Today I’ve got something really important to share…
A Complete Guide To Canned Meat Deals & How To Store It Long Term
Because, for some reason, they get a bad rap…
And it’s too bad because they’re a powerful stockpiling staple.
They make an emergency meal a breeze.
So let’s get past the stigma, find a few fantastic deals.
TOPICS IN THIS GUIDE… ↓(click to jump)
- The Best Can Meats Deals Today
- How They’re Canned [Video]
- Why We Should Stock Protein
- A Few Best Meat Recipes
- The Best Canned Meat Features
- How To Can Protein At Home
Most of us are familiar with conventional canned proteins.
You know, the popular ones found on most grocery store shelves (think tuna).
But that’s only a fraction of the options available today.
Nowadays, you’ll find a much more extensive range of meat products– especially online.
This variety gives you more options for your emergency food planning.
Best Bulk Deal
If you want to stock high-quality canned meat for your emergency supplies with a single order - look no further than Survival Fresh!
First off, they're delicious.
Preppers, campers, and meat lovers have rated them the "best survival food" time and time again.
Not only does it taste great, but Survival Fresh meats have an ultra-long shelf-life of 25 years!
This gives you the confidence to buy in bulk and store them away in your survival pantry.
But how does Survival Fresh last so much longer than any you'd pick up at the grocery store?
The Survival Fresh Meat is first sealed uncooked into the cans, then it's sealed and slow-pressure cooked.
This provides a much longer shelf life.
Grocery store options are lucky to have an 18-month expiration date.
And they're often loaded with fillers, preservatives, and growth hormones.
Only with Survival Fresh Meats will you enjoy all-natural healthy protein with a shelf life of 25 years.
Beef & Pork
Keystone Ground Beef comes in a 14.5 oz can, which is a smart size for a single meal.
It's surprisingly low in sodium for canned beef and high in protein.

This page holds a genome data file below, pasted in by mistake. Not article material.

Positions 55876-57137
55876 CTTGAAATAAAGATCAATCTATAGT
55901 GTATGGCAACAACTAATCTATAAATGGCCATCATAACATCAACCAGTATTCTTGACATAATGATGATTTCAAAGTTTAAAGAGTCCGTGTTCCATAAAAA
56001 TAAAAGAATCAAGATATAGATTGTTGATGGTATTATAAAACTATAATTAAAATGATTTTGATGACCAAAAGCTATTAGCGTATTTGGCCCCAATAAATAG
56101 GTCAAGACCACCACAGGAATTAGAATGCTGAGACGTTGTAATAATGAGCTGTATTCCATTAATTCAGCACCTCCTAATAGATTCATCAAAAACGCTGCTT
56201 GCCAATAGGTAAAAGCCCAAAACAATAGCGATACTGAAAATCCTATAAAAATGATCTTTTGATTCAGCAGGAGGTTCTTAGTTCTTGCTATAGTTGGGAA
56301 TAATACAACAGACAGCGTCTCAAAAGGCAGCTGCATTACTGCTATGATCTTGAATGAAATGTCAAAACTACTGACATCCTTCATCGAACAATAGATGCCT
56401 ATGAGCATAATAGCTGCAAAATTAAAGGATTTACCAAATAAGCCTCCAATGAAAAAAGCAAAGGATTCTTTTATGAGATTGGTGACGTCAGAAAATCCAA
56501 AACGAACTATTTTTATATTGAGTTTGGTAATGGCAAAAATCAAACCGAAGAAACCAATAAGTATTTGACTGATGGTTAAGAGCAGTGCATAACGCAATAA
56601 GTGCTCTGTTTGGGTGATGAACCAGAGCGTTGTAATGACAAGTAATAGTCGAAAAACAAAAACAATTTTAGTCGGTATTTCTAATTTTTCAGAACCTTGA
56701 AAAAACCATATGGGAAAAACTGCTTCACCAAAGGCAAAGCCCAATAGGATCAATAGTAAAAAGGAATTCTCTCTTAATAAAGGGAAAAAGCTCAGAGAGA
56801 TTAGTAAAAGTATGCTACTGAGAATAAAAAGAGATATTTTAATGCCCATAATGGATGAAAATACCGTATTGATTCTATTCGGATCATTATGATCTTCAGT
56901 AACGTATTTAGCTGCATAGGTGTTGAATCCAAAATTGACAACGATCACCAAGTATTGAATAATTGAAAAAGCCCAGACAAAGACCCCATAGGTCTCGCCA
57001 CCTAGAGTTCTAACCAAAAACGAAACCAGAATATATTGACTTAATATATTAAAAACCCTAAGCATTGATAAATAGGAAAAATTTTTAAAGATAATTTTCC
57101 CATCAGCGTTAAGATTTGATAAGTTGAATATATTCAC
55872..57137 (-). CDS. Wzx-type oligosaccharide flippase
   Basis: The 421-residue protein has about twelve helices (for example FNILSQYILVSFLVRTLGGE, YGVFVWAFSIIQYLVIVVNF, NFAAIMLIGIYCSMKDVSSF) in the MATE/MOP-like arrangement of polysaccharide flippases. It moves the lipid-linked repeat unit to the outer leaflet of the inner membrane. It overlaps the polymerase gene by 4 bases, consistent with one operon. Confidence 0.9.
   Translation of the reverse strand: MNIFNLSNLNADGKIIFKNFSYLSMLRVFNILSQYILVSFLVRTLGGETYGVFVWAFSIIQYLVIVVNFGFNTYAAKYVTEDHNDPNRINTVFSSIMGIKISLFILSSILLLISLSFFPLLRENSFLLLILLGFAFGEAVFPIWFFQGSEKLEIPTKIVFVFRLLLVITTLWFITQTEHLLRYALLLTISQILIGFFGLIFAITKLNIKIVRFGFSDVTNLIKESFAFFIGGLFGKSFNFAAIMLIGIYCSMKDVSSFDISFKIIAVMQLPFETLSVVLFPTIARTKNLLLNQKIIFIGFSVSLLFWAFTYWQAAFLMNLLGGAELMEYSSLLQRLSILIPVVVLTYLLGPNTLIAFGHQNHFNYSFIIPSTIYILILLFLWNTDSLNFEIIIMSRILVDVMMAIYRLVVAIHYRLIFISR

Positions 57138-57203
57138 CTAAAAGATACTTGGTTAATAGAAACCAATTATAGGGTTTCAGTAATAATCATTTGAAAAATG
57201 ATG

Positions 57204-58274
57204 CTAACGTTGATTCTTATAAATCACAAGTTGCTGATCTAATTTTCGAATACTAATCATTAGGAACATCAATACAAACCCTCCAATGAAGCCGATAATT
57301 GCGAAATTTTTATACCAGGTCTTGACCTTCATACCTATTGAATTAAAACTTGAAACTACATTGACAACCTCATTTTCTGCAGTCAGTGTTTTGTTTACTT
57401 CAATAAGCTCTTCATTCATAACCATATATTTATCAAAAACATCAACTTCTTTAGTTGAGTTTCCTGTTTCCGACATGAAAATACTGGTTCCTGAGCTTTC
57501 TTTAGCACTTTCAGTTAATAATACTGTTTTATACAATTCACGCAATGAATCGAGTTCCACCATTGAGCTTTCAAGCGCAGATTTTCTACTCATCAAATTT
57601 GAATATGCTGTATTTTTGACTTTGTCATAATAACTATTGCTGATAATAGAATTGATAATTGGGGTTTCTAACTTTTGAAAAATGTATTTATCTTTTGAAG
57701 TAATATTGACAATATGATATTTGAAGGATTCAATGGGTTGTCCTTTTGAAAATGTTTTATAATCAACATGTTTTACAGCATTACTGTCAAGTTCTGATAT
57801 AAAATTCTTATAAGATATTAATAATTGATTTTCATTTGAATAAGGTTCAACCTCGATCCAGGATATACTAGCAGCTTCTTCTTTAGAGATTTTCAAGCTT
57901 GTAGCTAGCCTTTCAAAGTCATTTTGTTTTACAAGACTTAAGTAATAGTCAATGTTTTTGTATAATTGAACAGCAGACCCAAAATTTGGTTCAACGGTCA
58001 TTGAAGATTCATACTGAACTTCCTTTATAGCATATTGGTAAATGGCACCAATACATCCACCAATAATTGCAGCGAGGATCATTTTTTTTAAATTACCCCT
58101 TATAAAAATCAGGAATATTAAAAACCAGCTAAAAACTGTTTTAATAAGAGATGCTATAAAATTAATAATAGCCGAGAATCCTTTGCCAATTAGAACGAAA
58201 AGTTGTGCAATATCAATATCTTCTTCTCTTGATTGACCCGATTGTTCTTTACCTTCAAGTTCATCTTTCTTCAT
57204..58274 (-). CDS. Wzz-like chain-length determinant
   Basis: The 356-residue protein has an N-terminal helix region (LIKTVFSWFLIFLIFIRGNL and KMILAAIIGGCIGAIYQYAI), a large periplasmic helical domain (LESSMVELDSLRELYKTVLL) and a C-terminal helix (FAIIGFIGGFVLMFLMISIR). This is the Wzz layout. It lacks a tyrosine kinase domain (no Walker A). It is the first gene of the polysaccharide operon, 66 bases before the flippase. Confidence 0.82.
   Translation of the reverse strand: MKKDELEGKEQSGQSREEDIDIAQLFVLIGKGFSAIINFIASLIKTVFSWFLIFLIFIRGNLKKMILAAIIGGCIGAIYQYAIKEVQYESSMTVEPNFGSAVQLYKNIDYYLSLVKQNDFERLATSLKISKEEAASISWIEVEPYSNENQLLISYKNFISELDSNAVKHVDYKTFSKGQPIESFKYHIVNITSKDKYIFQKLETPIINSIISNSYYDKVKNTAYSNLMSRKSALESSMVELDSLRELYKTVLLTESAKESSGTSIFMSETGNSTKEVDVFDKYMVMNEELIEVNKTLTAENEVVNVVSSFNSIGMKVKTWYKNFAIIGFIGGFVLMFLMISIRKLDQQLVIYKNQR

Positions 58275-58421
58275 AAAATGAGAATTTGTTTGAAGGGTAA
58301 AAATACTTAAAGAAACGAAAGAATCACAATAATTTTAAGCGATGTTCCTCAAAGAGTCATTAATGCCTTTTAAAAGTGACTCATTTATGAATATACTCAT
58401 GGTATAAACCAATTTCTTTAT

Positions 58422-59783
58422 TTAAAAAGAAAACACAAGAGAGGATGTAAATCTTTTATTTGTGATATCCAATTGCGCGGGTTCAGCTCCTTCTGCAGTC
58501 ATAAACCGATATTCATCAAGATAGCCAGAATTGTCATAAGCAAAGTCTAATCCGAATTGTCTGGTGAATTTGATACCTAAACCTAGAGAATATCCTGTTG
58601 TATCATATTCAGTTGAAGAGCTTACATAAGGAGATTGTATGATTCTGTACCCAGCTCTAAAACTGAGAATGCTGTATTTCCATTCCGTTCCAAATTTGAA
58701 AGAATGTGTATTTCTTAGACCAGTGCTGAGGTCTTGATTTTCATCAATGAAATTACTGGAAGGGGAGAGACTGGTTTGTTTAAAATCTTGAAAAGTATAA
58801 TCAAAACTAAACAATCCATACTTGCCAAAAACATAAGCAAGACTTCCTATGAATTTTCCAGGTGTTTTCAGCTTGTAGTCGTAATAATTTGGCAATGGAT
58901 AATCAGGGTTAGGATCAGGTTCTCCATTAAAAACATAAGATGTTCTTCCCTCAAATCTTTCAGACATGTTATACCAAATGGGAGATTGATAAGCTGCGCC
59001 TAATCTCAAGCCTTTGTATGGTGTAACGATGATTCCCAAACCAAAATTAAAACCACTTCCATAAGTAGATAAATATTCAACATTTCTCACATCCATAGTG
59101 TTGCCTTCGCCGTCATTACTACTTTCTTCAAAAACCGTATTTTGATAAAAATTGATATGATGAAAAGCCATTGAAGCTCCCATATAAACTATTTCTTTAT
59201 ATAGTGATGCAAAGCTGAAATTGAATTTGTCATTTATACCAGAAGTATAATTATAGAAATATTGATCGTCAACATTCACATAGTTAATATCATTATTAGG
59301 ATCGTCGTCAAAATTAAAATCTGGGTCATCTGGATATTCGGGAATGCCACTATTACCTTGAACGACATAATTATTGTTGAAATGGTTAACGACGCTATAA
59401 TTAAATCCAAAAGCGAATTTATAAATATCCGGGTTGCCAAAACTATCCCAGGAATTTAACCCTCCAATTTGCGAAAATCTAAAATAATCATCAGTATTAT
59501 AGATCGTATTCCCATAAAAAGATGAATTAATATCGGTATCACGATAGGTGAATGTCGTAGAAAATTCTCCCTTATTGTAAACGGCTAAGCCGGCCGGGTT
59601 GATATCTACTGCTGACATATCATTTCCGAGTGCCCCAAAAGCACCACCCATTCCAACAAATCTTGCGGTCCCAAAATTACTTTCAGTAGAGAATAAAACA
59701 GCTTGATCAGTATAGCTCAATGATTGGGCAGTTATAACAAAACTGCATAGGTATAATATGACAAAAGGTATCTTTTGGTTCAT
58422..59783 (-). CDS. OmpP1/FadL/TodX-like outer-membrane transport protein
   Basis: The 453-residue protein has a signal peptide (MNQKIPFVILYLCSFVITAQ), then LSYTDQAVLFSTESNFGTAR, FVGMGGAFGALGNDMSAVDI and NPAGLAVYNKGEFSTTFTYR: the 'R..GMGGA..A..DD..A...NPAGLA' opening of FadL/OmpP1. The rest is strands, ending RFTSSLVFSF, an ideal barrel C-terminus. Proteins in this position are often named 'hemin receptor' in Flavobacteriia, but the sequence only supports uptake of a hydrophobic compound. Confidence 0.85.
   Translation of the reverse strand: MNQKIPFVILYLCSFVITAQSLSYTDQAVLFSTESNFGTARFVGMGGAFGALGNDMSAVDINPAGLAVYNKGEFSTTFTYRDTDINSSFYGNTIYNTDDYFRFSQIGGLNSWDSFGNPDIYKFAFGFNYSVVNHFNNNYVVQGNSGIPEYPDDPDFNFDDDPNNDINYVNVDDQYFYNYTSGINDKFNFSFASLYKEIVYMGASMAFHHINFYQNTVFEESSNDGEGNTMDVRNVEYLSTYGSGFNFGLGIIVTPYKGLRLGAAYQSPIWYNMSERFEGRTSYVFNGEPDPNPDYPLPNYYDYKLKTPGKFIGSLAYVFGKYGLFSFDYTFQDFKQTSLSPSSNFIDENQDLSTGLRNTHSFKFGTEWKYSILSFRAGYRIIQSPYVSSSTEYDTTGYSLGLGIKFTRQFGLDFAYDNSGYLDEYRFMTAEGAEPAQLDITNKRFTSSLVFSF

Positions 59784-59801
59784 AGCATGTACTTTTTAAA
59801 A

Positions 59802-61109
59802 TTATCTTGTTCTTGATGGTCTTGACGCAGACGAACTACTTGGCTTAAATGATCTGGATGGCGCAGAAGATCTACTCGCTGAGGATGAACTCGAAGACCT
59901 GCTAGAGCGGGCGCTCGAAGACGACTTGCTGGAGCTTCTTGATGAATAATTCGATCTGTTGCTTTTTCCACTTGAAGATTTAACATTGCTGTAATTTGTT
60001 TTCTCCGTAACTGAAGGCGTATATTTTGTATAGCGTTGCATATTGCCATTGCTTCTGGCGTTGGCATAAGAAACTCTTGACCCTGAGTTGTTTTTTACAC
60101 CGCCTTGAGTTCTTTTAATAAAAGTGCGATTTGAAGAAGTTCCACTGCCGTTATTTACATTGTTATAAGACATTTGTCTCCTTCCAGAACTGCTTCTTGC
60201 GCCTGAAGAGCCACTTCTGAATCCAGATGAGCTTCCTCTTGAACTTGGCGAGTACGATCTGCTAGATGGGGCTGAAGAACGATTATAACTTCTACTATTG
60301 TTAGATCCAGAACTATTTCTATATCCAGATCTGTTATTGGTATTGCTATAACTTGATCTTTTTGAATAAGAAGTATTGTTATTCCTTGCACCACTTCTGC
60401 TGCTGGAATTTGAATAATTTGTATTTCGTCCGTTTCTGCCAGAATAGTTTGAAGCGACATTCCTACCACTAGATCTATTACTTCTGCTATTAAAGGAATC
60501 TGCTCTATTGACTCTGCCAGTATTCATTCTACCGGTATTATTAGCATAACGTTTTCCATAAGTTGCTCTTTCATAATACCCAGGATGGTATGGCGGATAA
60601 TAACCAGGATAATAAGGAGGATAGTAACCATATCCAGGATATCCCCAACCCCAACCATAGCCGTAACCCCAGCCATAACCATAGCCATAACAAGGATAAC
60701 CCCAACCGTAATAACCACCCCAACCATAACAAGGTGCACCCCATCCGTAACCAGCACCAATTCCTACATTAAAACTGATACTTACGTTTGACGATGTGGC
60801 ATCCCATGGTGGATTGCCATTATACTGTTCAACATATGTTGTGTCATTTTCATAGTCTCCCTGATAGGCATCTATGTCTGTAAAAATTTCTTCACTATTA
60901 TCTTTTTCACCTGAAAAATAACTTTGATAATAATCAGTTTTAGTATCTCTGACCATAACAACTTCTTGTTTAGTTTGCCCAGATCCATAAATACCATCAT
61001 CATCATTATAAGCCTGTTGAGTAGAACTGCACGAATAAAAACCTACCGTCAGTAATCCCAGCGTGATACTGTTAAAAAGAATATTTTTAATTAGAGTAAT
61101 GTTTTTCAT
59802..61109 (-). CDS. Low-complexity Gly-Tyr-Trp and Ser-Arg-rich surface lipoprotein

So, if you're looking for the base for chili or a meaty spaghetti sauce, this is it.
Hormel Canned Beef Tamales are a great way to break up the monotony of camp food.
Some people think they're a little bland, but that's nothing that hot sauce and a couple of jalapenos can't fix!
These Beef Tamales can make a quick lunch by themselves or an essential part of a more substantial meal with rice and beans.
Armour Corned Beef Hash was a staple of camping breakfasts when I was a kid, and it still brings back that memory.
It's fully cooked and edible right out of the can.
But trying frying it up to "crispy" in a pan over the camp stove makes it far better!
Add a fried egg or two, which is one of the heartiest breakfasts you can find.
Each serving has 22g of protein - but it is also quite high in fat and sodium.
Dak Premium Hams are popular for those looking to serve the whole team.
It's canned meat that's ready to eat straight out of the can.
But the flavor and texture are better if the entire thing is re-heated and glazed in the oven.
They seem to have quite a wide range of prices online, so be sure to watch out for sales.
Hormel Ham has a nice smoky flavor.
These meat chunks are an easy addition to just about any meal.
I like using it with peppers and cheese for a Denver omelet.
But it adds well to soups or ham salad sandwiches as well.
The texture is far better than other canned ham options, but the salt level is a little high.
Draining and rinsing the canned ham with warm water before putting eating it helps cut the salt.
Kirkland's Chunk Chicken Breast is one of the most versatile canned meats on the market.